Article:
Swartzwelder has been referred to as a staunch libertarian, as well as a "hard-core conservative."[8] He is reported to be a gun rights advocate, and despite having written many of the environmentally driven episodes, he has been described as an "anti-environmentalist".[17] David Cohen once related a story of Swartzwelder going on an extended diatribe about how there is more rain forest on Earth now than there was a hundred years ago.[17]

Personal life

According to Matt Groening, Swartzwelder used to write episodes while sitting in a booth at a coffee shop "drinking copious amounts of coffee and smoking endless cigarettes". When California passed an anti-smoking law, Swartzwelder bought the diner booth and installed it in his house, allowing him to continue his process in peace.[11] With the exception of his contributions to The Simpsons Movie,[14] released in 2007, Swartzwelder has been absent from The Simpsons writing staff since the fifteenth season (2003–04), with his last airing episode ("The Regina Monologues") actually being a "holdover" written for the fourteenth (2002–03) season. At 59 episodes, Swartzwelder has been credited with writing more episodes than anybody else.[4] Since leaving The Simpsons, he has taken up writing absurdist novels, beginning with the 2004 publication of science-fiction detective story The Time Machine Did It starring private investigator Frank Burly. The next year he published Double Wonderful, a Western, before returning to the Burly character for How I Conquered Your Planet in 2006, The Exploding Detective in 2007, Dead Men Scare Me Stupid in 2008, Earth vs. Everybody in 2009, The Last Detective Alive in 2010, The Fifty Foot Detective in 2011, and The Million Dollar Policeman in 2012. In 2014, a children's book written in the late 1970s by Swartzwelder and illustrated by David Schutten was published by Green House Books.[15] Swartzwelder self-publishes his books.[16]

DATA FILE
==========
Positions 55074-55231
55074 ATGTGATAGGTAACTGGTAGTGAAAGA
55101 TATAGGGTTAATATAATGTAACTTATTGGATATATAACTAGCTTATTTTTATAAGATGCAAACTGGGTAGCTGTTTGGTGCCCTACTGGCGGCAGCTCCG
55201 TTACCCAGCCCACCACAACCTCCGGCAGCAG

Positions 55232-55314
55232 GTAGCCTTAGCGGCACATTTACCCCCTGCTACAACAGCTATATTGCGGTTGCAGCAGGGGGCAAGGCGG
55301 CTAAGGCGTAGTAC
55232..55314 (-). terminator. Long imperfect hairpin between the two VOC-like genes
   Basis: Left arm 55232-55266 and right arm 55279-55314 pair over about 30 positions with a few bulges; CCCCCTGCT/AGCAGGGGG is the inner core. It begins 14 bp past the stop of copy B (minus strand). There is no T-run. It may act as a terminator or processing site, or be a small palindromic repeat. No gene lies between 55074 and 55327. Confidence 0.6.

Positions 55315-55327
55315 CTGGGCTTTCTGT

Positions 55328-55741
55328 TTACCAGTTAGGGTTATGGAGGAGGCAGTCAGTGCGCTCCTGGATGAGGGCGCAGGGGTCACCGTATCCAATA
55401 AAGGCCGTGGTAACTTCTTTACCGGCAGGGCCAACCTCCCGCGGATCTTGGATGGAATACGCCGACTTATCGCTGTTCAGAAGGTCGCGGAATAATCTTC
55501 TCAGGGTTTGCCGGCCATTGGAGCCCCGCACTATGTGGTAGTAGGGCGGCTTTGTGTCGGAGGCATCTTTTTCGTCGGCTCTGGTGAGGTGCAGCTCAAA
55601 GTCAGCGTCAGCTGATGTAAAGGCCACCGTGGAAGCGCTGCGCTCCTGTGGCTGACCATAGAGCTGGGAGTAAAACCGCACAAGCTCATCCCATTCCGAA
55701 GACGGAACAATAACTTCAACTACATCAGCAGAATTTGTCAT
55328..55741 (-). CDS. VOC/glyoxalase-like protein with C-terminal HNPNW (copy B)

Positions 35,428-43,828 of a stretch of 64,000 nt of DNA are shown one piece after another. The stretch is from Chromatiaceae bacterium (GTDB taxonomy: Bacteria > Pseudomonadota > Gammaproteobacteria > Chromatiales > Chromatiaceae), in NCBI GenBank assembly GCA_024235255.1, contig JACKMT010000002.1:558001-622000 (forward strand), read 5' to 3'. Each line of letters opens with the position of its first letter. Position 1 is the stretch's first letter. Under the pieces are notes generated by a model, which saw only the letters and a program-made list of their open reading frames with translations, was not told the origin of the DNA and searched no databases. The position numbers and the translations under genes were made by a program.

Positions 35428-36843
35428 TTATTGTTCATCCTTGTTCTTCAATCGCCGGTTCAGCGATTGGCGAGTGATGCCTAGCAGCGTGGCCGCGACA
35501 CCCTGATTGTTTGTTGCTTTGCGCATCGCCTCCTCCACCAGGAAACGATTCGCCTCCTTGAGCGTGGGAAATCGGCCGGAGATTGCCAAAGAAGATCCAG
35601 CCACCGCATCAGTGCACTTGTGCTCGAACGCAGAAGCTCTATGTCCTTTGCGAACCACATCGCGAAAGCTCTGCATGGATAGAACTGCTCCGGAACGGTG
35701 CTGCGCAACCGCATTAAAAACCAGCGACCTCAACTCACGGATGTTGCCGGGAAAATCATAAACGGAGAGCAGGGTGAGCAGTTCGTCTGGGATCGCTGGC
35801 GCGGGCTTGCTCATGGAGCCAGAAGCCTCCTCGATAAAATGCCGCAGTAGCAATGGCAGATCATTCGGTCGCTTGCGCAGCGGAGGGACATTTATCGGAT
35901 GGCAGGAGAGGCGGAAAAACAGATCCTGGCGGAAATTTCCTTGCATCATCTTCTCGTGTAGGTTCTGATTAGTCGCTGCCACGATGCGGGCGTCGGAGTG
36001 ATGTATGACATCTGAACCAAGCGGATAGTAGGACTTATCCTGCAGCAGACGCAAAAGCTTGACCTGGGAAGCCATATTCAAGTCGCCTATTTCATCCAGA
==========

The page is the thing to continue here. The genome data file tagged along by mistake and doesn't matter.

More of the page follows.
In 1996, Swartzwelder created and produced his own pilot presentation for Fox titled Pistol Pete, which was designed to spoof western films.[12] Starring Stephen Kearney. Mark Derwin, Lisa Robin Kelly, and Brian Doyle Murray, the pilot was shot using crew from the television series Gunsmoke at Swartzwelder's insistence. John Rich, veteran television director known for The Dick Van Dyke Show, All in the Family, and Gunsmoke, directed the pilot, which was shot at Veluzat Motion Picture Ranch. Fox eventually passed on the pilot.[12] It eventually surfaced online in 2014.[13]